In addition to students who teach the Saturday morning beginning, fiddling and advanced classes, Schmidt also hires two master string teachers from area public schools who work with her in guiding the novice teachers. The three meet with the student teachers an hour before ASU String Project classes begin on Saturday to review lesson plans, give feedback and guidance.

“Teaching a class of 18 children is different than teaching one child in a private lesson, which is the experience that most of them have had,” Schmidt says. “One of the most important teaching experiences they can have is when they see that something that is simple to them can be very confusing for a child and they have to problem solve and figure out how they can help this child figure it out without losing control of the rest of the class.”

For freshman music education major Ali Smurawa it has been as simple as understanding how critical it is to have her students’ music stapled together in the order in which they will play it for the upcoming concert, and as complex as figuring out how to pace class instruction so that she does not leave some students behind or bore others. Smurawa co-teaches the beginning classes with Janowski. Holly Schrade, a veteran music teacher and string specialist in the Peoria Unified School District, is one of the two master teachers in addition to Linda Levy with the Gilbert Public Schools, who steps in and guides them if they need help. “It’s comforting to know if I’m teaching and I don’t know what to do that they’ll jump in and help me,” Smurawa says.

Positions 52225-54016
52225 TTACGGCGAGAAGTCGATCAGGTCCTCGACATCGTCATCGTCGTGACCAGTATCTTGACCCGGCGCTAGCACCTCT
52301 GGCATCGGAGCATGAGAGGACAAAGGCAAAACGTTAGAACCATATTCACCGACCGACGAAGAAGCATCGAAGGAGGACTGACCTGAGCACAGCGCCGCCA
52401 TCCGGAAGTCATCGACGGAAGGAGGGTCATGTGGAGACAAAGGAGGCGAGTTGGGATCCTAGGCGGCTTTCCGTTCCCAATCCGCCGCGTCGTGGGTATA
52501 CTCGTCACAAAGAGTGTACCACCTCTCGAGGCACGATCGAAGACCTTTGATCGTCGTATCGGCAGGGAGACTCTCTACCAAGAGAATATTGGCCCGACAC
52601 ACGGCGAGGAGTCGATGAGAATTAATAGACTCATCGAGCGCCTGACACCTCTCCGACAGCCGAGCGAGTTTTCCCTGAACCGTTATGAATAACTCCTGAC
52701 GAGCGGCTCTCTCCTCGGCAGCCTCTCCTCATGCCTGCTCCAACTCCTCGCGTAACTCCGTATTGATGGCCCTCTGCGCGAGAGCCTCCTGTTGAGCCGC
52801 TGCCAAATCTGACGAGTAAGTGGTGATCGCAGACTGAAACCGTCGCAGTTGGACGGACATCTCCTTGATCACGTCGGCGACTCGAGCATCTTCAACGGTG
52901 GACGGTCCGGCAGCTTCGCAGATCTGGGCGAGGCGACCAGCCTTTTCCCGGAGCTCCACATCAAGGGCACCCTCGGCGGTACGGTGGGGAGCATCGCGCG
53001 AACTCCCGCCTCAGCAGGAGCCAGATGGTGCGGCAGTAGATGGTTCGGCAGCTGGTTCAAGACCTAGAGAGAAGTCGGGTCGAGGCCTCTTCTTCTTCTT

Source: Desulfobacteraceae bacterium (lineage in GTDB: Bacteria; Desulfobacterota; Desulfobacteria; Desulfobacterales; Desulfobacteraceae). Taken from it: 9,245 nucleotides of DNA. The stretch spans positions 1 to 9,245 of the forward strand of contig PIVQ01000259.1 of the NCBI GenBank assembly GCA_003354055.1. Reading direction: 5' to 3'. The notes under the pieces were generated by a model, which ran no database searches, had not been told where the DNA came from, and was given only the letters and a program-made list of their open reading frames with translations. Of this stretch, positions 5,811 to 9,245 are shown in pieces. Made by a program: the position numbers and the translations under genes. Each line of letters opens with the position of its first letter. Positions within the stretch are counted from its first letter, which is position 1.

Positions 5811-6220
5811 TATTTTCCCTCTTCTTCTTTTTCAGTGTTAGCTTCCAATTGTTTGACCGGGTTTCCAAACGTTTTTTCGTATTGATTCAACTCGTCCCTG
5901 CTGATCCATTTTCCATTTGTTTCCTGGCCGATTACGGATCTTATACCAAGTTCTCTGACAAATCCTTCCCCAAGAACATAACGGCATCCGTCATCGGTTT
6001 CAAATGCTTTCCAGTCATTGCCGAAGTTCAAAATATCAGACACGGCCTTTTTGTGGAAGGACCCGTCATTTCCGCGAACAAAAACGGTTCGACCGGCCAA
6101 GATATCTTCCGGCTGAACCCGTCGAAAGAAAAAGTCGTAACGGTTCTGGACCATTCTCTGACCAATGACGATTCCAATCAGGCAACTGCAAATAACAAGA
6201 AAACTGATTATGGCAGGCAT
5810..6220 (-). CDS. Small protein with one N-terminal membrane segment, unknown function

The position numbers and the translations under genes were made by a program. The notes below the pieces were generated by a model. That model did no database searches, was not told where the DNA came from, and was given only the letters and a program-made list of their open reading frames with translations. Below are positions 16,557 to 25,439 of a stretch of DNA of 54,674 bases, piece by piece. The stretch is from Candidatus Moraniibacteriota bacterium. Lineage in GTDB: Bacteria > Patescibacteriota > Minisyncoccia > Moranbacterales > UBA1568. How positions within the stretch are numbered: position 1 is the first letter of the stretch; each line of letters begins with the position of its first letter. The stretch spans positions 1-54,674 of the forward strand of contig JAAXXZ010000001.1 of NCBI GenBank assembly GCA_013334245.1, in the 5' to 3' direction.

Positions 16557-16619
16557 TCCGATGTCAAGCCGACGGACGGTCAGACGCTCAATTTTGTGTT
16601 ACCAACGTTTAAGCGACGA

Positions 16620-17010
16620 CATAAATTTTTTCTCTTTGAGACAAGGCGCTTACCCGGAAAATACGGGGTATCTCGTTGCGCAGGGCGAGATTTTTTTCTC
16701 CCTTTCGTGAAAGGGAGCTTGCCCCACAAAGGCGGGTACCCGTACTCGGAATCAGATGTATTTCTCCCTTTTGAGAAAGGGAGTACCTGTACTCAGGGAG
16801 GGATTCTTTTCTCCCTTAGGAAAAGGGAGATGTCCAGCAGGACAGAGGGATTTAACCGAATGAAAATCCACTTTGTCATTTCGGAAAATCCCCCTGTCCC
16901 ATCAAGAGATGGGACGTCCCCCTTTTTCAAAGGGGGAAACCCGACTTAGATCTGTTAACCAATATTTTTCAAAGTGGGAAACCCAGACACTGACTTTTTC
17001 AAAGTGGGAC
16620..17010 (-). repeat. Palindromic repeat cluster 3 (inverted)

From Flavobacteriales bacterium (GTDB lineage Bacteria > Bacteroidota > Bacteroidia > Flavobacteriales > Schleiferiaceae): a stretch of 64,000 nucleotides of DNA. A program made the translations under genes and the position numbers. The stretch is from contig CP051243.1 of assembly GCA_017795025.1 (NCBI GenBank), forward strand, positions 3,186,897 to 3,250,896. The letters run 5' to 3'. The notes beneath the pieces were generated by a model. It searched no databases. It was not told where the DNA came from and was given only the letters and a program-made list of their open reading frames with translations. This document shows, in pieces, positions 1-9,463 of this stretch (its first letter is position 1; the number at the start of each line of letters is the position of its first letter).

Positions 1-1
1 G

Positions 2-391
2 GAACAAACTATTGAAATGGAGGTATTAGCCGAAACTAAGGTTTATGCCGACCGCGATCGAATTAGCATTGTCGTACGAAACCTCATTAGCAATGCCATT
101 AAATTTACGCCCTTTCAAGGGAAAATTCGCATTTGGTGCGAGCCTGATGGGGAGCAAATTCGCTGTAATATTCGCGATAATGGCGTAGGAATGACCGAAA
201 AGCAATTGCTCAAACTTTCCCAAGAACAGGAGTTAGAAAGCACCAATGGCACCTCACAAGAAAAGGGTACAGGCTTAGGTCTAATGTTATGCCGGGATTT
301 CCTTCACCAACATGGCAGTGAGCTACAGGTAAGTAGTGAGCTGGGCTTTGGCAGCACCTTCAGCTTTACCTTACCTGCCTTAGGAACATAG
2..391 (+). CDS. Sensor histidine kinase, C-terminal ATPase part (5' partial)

There are currently 36 String Project programs in colleges and universities across the country, according to Robert Jesselson, the executive director of the National String Project Consortium. Jesselson credits ASU and Schmidt with nurturing a program that passes on to the next generation the joy of teaching music. For some ASU music majors, it is the kind of hands-on experience that inspires them to go into teaching.

Although ASU School of Music alumnus James Hutchins knew he wanted to teach since he was in high school, it was not until he taught in the ASU String Project that he settled on music, he said. Hutchins graduated in May 2012 and is a first year music teacher in the Washington Elementary School District, a job he says his four-year experience with the ASU String Project helped him land.

For more information about the ASU String Project visit communityschool.asu.edu/music/string or call 480.965.8277. Registration for the String Project spring term is underway with classes beginning Feb. 23 at ASU Gammage on the ASU Tempe campus.




Public Contact: 
Susan Felt
Coordinator Communications and Marketing
susan.felt@asu.edu
480.965.0478

Media Contact:
Susan Felt
Coordinator of Communication and Marketing
480.965.0478
susan.felt@asu.edu

Design team competition yields vibrant new design for Mesa youth museum


February 11, 2013

Interactome, a team of architecture, landscape architecture, visual communication and industrial design students from The Design School in the ASU Herberger Institute for Design and the Arts won the 2013 Cluster Project competition with a redesign of the exterior of the Arizona Museum for Children that gives the otherwise nondescript former Basha’s grocery store the wow factor museum board members and staff wanted.